The consequences of human trafficking on mental health cannot be overstated. Victims of human trafficking have experienced considerable trauma, some of which does not present itself until years later. According to mental health service providers working with this population, practitioners need to have specialized training to most effectively provide care to clients experiencing trauma. One of the unique aspects of human trafficking that can lead to significant trauma is the fact that these victims have been paid for the harm perpetrated against them. Monetary payment for forced labor and/or sexual services and the social normalization of prostitution often result in victims receiving conflicting and confusing messages regarding their experiences. Treating only physical symptoms without addressing the underlying trauma will not effectively help this population overcome their experiences. Attendees acknowledged that in order to address short- and long-term trauma, adequate health care coverage that includes mental health services is imperative for all victims.
Practitioners from a variety of fields indicated that coordinated service delivery is essential to preventing re-victimization. Victims often experience significant co-morbidity of physical and mental health problems, which cannot be treated as if they exist separately. Health providers and social service agencies recognize the need to develop relationships and systems to better coordinate service delivery, especially for helping victims move from emergency services to long-term rehabilitation and stability. Communities that have successfully developed integrated service delivery systems should be studied and their best practices should be shared.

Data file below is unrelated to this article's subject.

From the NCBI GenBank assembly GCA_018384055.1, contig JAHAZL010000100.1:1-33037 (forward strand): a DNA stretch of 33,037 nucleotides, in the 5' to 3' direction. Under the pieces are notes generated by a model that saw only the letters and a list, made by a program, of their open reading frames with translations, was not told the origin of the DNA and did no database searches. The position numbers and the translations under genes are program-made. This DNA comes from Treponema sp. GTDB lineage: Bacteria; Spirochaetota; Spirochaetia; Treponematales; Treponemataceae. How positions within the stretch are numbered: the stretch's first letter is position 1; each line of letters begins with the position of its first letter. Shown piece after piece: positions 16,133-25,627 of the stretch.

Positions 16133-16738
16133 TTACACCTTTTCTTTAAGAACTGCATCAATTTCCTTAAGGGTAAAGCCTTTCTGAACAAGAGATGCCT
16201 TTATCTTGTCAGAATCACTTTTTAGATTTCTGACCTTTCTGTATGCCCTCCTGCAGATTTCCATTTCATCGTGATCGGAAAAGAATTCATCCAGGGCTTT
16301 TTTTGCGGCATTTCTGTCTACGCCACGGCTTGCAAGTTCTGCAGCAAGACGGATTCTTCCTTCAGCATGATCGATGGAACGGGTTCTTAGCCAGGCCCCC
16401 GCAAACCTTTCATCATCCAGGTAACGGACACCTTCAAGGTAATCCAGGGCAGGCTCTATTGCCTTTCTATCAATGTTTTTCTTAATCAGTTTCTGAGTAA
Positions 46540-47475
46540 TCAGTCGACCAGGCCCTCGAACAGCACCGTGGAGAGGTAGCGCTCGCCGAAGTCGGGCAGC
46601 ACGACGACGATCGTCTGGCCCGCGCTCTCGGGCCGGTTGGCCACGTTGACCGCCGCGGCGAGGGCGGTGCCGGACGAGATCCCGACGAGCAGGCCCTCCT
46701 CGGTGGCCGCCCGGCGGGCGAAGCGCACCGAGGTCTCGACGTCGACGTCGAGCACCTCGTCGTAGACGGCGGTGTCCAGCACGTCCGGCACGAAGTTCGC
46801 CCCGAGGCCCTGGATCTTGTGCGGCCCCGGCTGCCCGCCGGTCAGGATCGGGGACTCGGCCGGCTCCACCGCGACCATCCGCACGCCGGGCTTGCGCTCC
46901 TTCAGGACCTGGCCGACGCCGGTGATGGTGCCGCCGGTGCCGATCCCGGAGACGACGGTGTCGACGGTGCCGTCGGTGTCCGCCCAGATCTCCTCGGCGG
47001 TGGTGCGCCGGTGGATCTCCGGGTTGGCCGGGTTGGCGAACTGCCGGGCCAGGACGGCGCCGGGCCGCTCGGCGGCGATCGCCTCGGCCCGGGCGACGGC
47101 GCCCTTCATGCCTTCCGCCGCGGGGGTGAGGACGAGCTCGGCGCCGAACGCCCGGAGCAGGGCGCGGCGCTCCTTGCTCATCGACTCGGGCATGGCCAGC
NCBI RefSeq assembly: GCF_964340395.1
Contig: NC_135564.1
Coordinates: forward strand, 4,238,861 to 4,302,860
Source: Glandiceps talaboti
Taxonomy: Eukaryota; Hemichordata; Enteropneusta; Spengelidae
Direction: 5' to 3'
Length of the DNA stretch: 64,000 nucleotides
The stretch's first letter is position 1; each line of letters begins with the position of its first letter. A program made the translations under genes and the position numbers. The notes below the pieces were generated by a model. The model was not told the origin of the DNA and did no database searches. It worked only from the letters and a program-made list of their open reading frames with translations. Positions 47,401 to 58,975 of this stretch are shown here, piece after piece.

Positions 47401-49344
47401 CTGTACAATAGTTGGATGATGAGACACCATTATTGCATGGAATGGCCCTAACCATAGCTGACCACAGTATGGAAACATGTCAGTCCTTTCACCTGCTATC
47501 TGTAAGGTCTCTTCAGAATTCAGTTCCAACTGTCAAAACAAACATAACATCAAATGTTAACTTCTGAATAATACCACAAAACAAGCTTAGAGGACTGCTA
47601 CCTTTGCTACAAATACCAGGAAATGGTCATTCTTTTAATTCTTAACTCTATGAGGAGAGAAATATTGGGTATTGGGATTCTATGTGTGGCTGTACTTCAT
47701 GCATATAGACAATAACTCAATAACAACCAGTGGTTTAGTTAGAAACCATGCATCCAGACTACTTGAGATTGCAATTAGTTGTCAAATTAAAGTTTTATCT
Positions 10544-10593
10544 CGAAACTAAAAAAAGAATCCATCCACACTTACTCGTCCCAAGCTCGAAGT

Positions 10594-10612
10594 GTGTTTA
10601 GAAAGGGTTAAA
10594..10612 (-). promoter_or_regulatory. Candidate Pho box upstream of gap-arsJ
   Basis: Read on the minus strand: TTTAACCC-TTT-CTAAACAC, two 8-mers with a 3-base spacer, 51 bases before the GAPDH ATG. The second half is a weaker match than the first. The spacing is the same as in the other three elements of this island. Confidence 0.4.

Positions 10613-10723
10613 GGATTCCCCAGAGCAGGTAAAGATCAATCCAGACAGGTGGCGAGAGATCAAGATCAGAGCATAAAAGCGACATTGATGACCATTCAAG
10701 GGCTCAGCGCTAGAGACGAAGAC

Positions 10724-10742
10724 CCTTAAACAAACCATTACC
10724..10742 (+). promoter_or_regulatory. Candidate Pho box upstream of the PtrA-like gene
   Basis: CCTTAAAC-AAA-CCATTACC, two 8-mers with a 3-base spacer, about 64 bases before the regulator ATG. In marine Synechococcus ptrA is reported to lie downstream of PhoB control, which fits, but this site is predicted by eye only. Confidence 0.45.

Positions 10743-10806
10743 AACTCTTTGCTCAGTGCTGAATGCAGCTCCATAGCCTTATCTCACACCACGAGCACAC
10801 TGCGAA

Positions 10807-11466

Working with victims of human trafficking can be extremely draining on service providers. Mental health providers reported that compassion fatigue and vicarious trauma among service providers can dramatically affect services. Organizations and individual practitioners working with this population need to ensure they have the supports necessary to sustain their work on behalf of victims.
Re-traumatizing victims within ostensibly safe institutions is a serious concern. For example, providers working with victims in juvenile detention centers and other public systems pointed out that victims may be re-traumatized within those systems.
Similarly, social service providers reported that some international victims have been re-traumatized by systems that treated them as suspected terrorists. Mental health workers testified that the majority of victims within such public institutions have not had their trafficking experiences recognized as traumatic. They suggested training and education could help these systems learn how to work with victim populations in a way that is not re-traumatizing.
Mental health providers noted the role of resilience, not only in preventing human trafficking but also in helping victims of trafficking deal with and overcome their trafficking experiences. They cited dissociative disorders and other mental health conditions as coping mechanisms victims adopt to survive their trauma. While the importance of resilience in helping victims of human trafficking is anecdotally recognized, the variation in the treatment outcomes of victims indicates the need for further research to better understand its role in victims ability to overcome traumatic experiences.